I was very excited during this outing to see a total of three Great Blue Herons. Two of the Great Blue Herons were seen flying high above, the first one was when I was in the thicker trees along the creek side, and the second one was seen flying towards the opening of the lookout point two hours apart. The third Great Blue Heron was standing on the creeks edge on one of the trail extensions on the way back, I did not see it until the last minute and it got spooked and flew away. Moving towards the lookout point two American Black Ducks were hidden behind a short bush and flew off when I got too close. Once I was at the lookout point I sat down to take a few more bird observations. Across the water opening in a large tree I used my binoculars to identify an Osprey that was perched in it. While sitting at the lookout point I saw a total of six Canada Geese. Two flew from behind and landed in the opening of the swamp. As they started honking back and forth two more geese came out of the swamp to join them, and then another two came around the corner of the creek bend to join as well.

Heading out of the field I was able to identify the bird species that I was having trouble with throughout the duration of the observation period. The bird was all grey and similar to American robin size but more slender. I was able to ID the bird as a Gray Catbird. Four different Gray Catbird sightings were along the trails edge in the short brush and thickets. The call of a Northern Cardinal was recognized when I was almost out of the field for observation period. I recognized the "machine gun" sounding end to the call. Overall I saw an abundant amount of bird species and was able to research and find what I believe to be their ID's while in the field and completed the observation period at 11:30 and headed back home.

Anotado en mayo 18, lunes 20:05 por ajchagnon ajchagnon | 12 observaciones | 0 comentarios | Deja un comentario

26 de abril de 2020

FJ8 April 22, 2020

On April 22, 2020 I went out into field at 2:30 for observations and completed the observation period at 4:00. The area I was taking observations in was in Georgia, VT. I centered my observations around mostly the yard and the swamp area behind it. The area was about 80% lawn, with a small pond bordering the lawn and stream running through. Attached to the pond is a marshy area of cattails and tall reeds and a few deciduous trees emerging from them. Behind the marshy area is a small stand of coniferous trees. Around the area is an industrial park that receives heavy traffic in and out, a busy state highway, and an interstate flowing by which causes noise from traffic. The weather in the field was colder about 39 degrees, overcast, and gusty heavy winds cooling the air down more. In the duration I was taking observations I saw one male Mallard sitting in the partially frozen over pond, one American Crow perched high in a tree above the swamp, four Red-winged Blackbirds in the tall cattails, and one American Robin on the lawn.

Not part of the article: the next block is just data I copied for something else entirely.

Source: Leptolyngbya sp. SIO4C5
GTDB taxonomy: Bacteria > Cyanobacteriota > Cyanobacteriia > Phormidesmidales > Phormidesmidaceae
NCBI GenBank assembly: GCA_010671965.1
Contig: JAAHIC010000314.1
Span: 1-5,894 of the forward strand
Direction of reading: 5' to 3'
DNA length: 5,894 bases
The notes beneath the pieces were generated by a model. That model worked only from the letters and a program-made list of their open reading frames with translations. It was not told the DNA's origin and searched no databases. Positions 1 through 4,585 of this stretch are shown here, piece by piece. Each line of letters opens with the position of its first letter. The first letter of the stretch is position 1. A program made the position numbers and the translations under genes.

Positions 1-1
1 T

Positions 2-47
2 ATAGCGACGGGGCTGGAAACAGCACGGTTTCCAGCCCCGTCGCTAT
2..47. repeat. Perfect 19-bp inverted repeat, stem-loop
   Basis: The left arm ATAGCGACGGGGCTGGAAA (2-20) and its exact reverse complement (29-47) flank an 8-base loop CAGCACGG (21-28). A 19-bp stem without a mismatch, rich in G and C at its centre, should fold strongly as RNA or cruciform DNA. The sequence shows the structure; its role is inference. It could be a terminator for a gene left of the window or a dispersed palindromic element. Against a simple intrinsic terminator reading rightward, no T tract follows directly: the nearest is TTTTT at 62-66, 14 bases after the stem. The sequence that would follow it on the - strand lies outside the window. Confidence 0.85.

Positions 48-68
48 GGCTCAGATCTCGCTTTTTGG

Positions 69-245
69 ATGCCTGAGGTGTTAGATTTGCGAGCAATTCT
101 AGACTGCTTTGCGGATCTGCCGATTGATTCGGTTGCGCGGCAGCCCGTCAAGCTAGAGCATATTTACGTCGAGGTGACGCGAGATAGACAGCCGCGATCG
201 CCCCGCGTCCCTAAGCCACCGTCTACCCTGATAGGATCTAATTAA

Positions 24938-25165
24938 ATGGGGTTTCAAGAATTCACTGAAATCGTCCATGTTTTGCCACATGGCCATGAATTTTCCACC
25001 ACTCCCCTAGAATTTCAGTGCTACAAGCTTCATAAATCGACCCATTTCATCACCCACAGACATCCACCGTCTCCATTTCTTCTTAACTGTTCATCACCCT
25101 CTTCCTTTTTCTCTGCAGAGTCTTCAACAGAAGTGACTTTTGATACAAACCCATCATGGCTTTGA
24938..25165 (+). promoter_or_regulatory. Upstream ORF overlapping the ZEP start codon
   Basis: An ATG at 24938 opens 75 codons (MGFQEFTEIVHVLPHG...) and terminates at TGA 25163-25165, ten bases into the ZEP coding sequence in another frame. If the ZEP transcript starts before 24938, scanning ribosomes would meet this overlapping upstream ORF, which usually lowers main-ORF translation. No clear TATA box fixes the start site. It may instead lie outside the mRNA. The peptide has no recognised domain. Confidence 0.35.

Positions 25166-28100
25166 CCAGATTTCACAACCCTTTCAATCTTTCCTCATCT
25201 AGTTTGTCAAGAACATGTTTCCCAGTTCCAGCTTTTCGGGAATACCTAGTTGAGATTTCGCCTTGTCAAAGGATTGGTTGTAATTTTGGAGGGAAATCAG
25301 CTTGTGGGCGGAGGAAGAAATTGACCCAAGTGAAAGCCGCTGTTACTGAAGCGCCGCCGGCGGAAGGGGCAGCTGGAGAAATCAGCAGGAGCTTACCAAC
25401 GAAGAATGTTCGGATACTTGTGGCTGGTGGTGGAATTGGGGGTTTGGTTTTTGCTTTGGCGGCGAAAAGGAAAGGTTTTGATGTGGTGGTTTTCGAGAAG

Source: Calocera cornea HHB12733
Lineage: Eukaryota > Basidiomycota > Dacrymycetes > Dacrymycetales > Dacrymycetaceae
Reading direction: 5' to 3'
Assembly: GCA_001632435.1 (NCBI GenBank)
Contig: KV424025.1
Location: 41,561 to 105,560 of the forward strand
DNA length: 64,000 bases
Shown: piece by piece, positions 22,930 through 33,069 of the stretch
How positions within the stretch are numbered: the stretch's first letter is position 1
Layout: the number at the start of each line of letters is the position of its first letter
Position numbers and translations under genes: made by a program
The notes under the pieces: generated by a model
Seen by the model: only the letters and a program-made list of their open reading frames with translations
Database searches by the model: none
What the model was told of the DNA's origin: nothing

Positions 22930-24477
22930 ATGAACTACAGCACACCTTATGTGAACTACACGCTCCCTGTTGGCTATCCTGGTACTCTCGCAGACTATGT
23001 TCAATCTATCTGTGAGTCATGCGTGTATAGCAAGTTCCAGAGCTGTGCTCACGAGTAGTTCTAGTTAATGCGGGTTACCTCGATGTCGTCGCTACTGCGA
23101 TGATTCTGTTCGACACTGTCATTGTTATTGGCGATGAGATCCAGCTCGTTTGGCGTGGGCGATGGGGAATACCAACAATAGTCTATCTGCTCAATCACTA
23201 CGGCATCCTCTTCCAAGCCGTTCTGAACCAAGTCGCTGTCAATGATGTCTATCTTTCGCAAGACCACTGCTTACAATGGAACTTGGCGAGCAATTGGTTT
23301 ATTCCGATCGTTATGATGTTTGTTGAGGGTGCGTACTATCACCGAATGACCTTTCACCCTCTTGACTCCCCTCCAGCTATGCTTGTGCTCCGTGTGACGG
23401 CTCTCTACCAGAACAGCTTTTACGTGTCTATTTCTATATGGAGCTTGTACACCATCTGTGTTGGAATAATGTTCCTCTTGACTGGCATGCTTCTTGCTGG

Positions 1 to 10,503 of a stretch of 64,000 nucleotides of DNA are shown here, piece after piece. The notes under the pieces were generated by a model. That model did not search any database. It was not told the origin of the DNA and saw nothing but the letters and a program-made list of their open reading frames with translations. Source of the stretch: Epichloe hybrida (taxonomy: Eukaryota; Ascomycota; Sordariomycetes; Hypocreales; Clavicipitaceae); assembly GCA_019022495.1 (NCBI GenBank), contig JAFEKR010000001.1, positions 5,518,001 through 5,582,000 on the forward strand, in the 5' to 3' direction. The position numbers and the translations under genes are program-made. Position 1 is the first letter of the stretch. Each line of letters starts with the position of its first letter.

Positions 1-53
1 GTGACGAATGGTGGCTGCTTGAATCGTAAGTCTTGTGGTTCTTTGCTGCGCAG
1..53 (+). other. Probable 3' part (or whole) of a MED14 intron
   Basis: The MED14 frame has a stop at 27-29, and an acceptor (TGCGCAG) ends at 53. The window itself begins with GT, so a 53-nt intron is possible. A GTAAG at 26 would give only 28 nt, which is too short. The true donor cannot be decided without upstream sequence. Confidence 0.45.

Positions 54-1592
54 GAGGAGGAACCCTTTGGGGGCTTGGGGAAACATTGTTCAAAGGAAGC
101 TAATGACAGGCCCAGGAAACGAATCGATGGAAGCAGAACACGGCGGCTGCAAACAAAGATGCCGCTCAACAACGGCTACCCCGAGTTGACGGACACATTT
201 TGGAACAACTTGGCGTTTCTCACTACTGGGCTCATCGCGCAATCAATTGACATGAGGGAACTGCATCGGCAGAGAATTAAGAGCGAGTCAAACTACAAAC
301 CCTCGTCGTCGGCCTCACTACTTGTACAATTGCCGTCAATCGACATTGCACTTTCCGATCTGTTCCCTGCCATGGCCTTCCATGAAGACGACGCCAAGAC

Anotado en abril 26, domingo 15:10 por ajchagnon ajchagnon | 4 observaciones | 0 comentarios | Deja un comentario

22 de abril de 2020

FJ 7 April 20, 2020

On April 20 at 3:30 pm I went out into the field for bird observations and completed the observation period at 5:00 pm. My place of choosing was close to home in Georgia, VT in walking distance but was centered around a thicket of trees nearby that I had recognized frequent bird activity in recently. The weather was 40 degrees and partly cloudy when I went out into the field that afternoon. The wind was gusty at about 10 mph. The wind chill made it a cold afternoon excursion. The area that I was in for my observation period was very thick with trees and shrubs. The thicket had many sumac trees and was in a low area with wet grounds, and many down trees. There was a ridge to one side that had pine trees at growing at the top. This area was high in car traffic with an interstate very close, and an access to an industrial park within 40 yards.

In the duration I was in the field I saw two Northern Cardinals, two Black-capped Chickadees, one House Sparrow, and two Red-winged Blackbirds. The two Northern Cardinals presented fascinating behaviors to watch. One male and one female being able to recognize from their striking red color of the male, and the muted red-brown color of the female were in a singing flurry darting from tree to tree which can be represented by mate selection. The male finally landed in a large tree and continued to sing while the female went out of sight. Before the two Northern Cardinals linked up the male was perched in the thicket on sumac trees singing where I first spotted them. The singing could be related to defending a territory and the area in which they were located was prime territory. In this area there were many things that could benefit a prime territory, with plenty of cover, plentiful food sources with many berry producing trees, and many down trees that could house insects. Because of the prime territory it could indicate that this bird has a higher fitness than others of his species.